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Compilations: Mali, Ghana, Nigeria

AAJ Staff By

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The whole scene used to be more obscure. It took a long time for most African artists to gain recognition outside their home turf. With time, attention from the recording industry, and an explosive expansion in general interest, Western listeners have come to appreciate the incredible diversity of styles from the continent. Certain African musicians have even become international stars—Youssou N'Dour, for example, has a massive following in Europe and a respectable audience in the US.

With all this expansion and transformation comes a certain amount of bewilderment among novice listeners. Where to start? How to know which musicians or styles will be the most exciting? Those are hard questions, and without investing a lot of time and cash they can be hard to answer.

That's where this month's collection of music comes in. Each one represents a sampler of many recordings, a way to peek into many worlds all at once. The first, from Malian blues veteran Boubacar Traoré, encapsulates many high points from throughout his career. (The artist personally chose these tracks, which is a real bonus.)

The next disc focuses on Nigerian highlife—easy, uplifting music—with special focus on the most influential artists in the genre. These tracks were culled from Nigeria's own Permier Music. Finally, a collection of '70s music from Ghana delves into all the nooks and crannies that developed when highlife morphed into a thousand flavors of funk and jam. This disc offers the greatest diversity of sounds and brings a number of obscure artists to light.

Boubacar Traoré
Best of Boubacar Traoré
Wrasse Records
2003

To the extent that bluesmen from Mali have reached worldwide prominence, the leader of the pack is Ali Farka Toure. Partly as a result of his Ry Cooder collaboration Talking Timbuktu, he has attracted a surprisingly large audience.

But close behind is Boubacar Traoré, who was a big radio star in Mali in the '60s. A number of starts and stops in his career (related to family, money, and travel) derailed him along the way, but in 1994 he finally made his first recording. Mariama drew attention to his understated lyricism, and within the next decade four more records followed. Now 61 years old, Traoré has begun to receive the attention he deserves. And thus this compilation, a well-paved road into the master's music.

Like most West African string players, Traoré finds himself deeply rooted in the music of the kora, a harp-like instrument which has been at the center of the region's musical tradition for centuries. It's curious to hear how he adapts the open tonalities of that instrument to his guitar and the blues. The opener, "Bebe Bo Nadero," relies mostly on vocals to maintain its simmering energy. Traoré has that rare sixth sense found only in veteran blues players, knowing how to milk the most emotion out of simple phrases. A few earthy vocal harmonies and some light percussion round out the piece.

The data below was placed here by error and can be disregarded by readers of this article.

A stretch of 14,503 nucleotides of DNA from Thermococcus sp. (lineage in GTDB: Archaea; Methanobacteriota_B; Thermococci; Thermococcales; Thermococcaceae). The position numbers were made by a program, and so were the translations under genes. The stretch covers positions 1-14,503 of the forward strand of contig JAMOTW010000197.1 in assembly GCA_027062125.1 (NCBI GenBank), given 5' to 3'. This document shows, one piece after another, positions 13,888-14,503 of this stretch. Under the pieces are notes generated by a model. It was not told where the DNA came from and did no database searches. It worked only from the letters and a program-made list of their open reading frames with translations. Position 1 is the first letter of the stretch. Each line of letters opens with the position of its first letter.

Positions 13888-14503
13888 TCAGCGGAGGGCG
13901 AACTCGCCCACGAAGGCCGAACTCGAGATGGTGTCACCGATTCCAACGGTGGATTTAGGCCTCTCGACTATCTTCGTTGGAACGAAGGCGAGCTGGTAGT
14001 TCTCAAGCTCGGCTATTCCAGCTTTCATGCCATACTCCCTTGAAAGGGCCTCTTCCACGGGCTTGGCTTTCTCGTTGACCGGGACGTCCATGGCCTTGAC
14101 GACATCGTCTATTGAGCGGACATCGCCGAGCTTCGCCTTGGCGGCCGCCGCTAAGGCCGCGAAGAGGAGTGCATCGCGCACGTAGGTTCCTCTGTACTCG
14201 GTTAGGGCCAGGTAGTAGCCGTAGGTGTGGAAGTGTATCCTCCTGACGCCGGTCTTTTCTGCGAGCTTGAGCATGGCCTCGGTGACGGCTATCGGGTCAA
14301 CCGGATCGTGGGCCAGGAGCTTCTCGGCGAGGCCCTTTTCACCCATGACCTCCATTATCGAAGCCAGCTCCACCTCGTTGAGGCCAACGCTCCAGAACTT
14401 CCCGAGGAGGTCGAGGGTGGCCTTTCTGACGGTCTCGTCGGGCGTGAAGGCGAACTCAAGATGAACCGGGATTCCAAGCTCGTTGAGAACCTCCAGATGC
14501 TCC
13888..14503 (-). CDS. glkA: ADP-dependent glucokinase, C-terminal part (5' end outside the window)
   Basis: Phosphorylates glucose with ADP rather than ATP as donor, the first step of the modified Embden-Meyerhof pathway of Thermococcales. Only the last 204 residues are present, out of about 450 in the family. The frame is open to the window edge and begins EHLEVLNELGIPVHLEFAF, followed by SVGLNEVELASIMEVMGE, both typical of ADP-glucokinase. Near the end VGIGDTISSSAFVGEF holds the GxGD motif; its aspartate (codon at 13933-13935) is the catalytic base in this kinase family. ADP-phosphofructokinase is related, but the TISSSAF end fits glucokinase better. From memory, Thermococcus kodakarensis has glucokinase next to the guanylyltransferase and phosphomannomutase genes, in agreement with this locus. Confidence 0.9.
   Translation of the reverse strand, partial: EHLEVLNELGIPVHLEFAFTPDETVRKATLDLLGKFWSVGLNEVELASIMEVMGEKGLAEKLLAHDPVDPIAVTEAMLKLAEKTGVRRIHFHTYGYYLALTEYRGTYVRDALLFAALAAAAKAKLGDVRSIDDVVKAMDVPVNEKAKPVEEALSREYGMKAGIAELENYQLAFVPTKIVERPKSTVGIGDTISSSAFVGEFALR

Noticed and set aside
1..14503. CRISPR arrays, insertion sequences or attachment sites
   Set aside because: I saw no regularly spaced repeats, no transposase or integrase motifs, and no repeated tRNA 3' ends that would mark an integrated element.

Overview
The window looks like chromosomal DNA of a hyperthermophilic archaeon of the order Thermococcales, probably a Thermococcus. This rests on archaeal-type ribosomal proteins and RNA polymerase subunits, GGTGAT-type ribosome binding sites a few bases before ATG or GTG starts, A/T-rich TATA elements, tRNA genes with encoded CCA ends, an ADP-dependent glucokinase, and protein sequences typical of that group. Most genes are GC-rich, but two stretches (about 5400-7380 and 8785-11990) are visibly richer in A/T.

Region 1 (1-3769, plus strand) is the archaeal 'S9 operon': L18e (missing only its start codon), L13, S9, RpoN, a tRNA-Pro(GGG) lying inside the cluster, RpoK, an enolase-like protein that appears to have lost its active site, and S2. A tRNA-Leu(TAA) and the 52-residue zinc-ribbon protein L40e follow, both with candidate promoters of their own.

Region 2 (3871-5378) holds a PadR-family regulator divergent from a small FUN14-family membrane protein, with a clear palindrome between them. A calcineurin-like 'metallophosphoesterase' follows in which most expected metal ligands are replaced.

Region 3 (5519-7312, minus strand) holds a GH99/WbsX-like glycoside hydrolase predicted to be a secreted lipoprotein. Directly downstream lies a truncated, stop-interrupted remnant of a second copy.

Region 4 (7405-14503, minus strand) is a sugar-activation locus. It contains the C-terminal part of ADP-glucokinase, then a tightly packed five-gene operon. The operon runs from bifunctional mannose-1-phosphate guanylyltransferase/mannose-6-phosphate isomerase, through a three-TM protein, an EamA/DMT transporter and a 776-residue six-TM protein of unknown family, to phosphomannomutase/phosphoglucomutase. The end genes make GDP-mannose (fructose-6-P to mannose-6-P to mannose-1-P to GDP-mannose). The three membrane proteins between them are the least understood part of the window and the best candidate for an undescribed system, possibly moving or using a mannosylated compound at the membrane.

One of the songs that made Traoré a national radio star in the '60s was "Mali Twist," borrowed here from a sampler that was never released. Its busy, detailed stop-and-start guitar underpinnings follow a regular cycle and transform the piece into a virtual chant. That makes some sense. "Macire," which comes next, has a strong roadside blues flavor. The unison violin notes that emphasize the melody smoothen out the more rugged tone of Traoré's guitar and voice.

As listeners become more familiar with this material, they will come to understand that the blues convention of the 12-bar form is but one way of getting to its heart. Boubacar Traoré might not follow this American formula, but he has no trouble communicating the deepest essence of the blues. And that's not a common thing in this small world of ours.



Various Artists
The Kings of Highlife
Wrasse Records
2003

Around the time highlife was born in West Africa, horns were fading out and the guitar was assuming their place as the most popular lead instrument. The earliest highlife was a variation on the big band concept, with an enlarged rhythm section and brief instrumental solos spaced between well-harmonized themes and vocal passages.

As time went on, the genre diversified and went through many changes. This compilation does a nice job of representing some of the biggest names from these phases of Nigerian highlife, each with his own approach to the music. It comes to us from Lagos's Premier Music label via Wrasse Records (UK). A long road indeed for these Kings.

Remember that this is popular music, dance music, not the kind where instrumentalists travel long roads through many changes of key. Highlife keeps it real simple.


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